Not all scientific insights require a $1.1 billion experiment to observe gravity waves, or demand that a giant particle collider be buried under Europe. Sometimes all that’s needed are a few bucks worth of modeling clay and toothpicks — and, well, a pair of priceless 250-million-year-old fossils.
The fossils in question include an unusual reptilian skull, small but ending in a suddenly flaring mouth, like the face of a hammerhead shark or a fleshy harmonica. Within the strange maw were rows and rows of needle teeth, stumping the paleontologists who had unearthed it where a sea once covered parts of China, millions of years ago.
The breakthrough came when they decided to reconstruct the creature’s head in brightly-colored putty. “The jaw arrangement is very unusual, and we needed to be sure that hypothesis as to how the jaw would close really would work,” Nick Fraser, an expert on Triassic animals at the National Museum of Scotland and an author of a study recently published in the journal Science Advances, told The Washington Post.
The reptile used its flared mouth to scrape away algae and plants from submerged rocks, and then it sucked down the watery mix. “By gulping in this liquid mix of plant matter and sea water, the animal could close its mouth,” Fraser said, “and, using its tongue, force the water out of the side of the mouth and across the filter formed by the needle-shaped teeth.” The final clue was a row of chisel-like teeth at the leading edge of the jaw, which are similar to those of dinosaurs believed to have eaten plants. (Atopodentatus unicus wasn’t a dinosaur, however — those would arrive a few million years later.)
The work by Fraser and his colleagues overturns a 2014 hypothesis that A. unicus was even more bizarre. A previously discovered specimen appeared to have a bifurcated snout that fit together vertically, like the teeth of a zipper. That struck Li Chun, an author of the Science Advances report and a paleontologist at Institute of Vertebrate Paleontology and Paleoanthropology in China, as a bit farfetched — even for the weirdness of the early Triassic period. In his view, Li wrote to The Post in an email, the 2014 skull was crushed and too badly preserved to reconstruct its original structure.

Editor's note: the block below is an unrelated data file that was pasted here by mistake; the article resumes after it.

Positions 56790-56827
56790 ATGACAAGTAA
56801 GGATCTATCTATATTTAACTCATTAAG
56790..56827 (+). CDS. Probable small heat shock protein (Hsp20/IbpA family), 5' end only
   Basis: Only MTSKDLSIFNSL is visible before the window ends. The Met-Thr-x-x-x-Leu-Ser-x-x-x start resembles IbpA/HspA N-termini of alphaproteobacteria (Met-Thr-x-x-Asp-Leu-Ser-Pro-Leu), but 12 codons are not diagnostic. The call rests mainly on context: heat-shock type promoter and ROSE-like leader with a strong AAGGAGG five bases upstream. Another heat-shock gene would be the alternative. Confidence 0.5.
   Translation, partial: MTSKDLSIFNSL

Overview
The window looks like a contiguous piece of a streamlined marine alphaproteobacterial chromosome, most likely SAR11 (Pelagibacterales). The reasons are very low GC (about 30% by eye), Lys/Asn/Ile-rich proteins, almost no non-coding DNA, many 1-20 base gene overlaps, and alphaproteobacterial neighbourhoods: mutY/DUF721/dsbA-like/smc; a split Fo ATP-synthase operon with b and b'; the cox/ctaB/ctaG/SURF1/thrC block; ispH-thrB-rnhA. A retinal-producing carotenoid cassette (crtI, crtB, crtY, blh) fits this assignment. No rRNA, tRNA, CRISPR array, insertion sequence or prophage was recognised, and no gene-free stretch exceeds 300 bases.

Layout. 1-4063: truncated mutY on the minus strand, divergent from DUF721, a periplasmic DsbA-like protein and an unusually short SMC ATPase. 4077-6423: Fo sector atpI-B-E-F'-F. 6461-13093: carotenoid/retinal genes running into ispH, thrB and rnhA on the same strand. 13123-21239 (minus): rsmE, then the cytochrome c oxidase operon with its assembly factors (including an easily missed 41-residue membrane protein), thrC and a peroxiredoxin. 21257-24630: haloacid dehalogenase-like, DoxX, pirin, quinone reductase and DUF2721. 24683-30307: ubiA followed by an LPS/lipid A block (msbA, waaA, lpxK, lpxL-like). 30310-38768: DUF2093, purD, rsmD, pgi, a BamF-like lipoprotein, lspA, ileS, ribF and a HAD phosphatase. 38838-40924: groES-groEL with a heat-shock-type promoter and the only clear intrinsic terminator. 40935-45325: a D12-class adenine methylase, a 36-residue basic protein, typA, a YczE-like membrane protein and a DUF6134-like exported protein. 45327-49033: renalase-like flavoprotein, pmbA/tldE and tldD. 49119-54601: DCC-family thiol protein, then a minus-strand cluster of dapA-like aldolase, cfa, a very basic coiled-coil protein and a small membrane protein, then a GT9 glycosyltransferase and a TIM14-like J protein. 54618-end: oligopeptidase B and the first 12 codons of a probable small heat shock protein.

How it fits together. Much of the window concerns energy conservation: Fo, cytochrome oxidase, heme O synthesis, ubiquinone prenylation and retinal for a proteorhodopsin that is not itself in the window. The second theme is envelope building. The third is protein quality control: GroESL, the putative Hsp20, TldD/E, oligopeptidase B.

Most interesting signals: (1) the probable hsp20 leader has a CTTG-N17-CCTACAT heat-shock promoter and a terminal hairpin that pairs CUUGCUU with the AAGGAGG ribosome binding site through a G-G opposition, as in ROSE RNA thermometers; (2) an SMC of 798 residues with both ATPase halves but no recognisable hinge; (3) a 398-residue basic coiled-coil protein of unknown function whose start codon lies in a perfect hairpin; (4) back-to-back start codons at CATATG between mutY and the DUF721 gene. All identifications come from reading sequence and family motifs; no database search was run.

Fraser said he understands how the first paleontologists ended up at the wrong conclusion. Thanks to the pair of new fossils, which appear to be in much better condition, Fraser is confident that this model is closer to the truth. “We’re certain we have this particular aspect of the animal correctly.” There’s still plenty of mystery left, however: No one knows what the a juvenile Atopodentatus was like, or how they mated.
Even without a vertical zipper mouth, Atopodentatus unicus is still an odd beast. There are very few reptilian herbivores in the sea — modern-day examples include the marine iguana, the green turtle and not a whole lot else.
To hear Fraser tell it, Atopodentatus unicus owed its unique existence to death — and lots of it. The reptile lived in the early Triassic, in the wake of the Permian extinction event. Known also as the Great Dying, the Permian extinction was a point in time when nine in every 10 marine species vanished. Many previously full ecological niches were left wide open, prompting an evolutionary free-for-all, including Atopodentatus unicus and the tusked mammal ancestor Dicynodon.
“You had a wiping of the slate,” Fraser said, and then a period of biological experimentation. “There was an explosion of new life forms, and they were crazy.”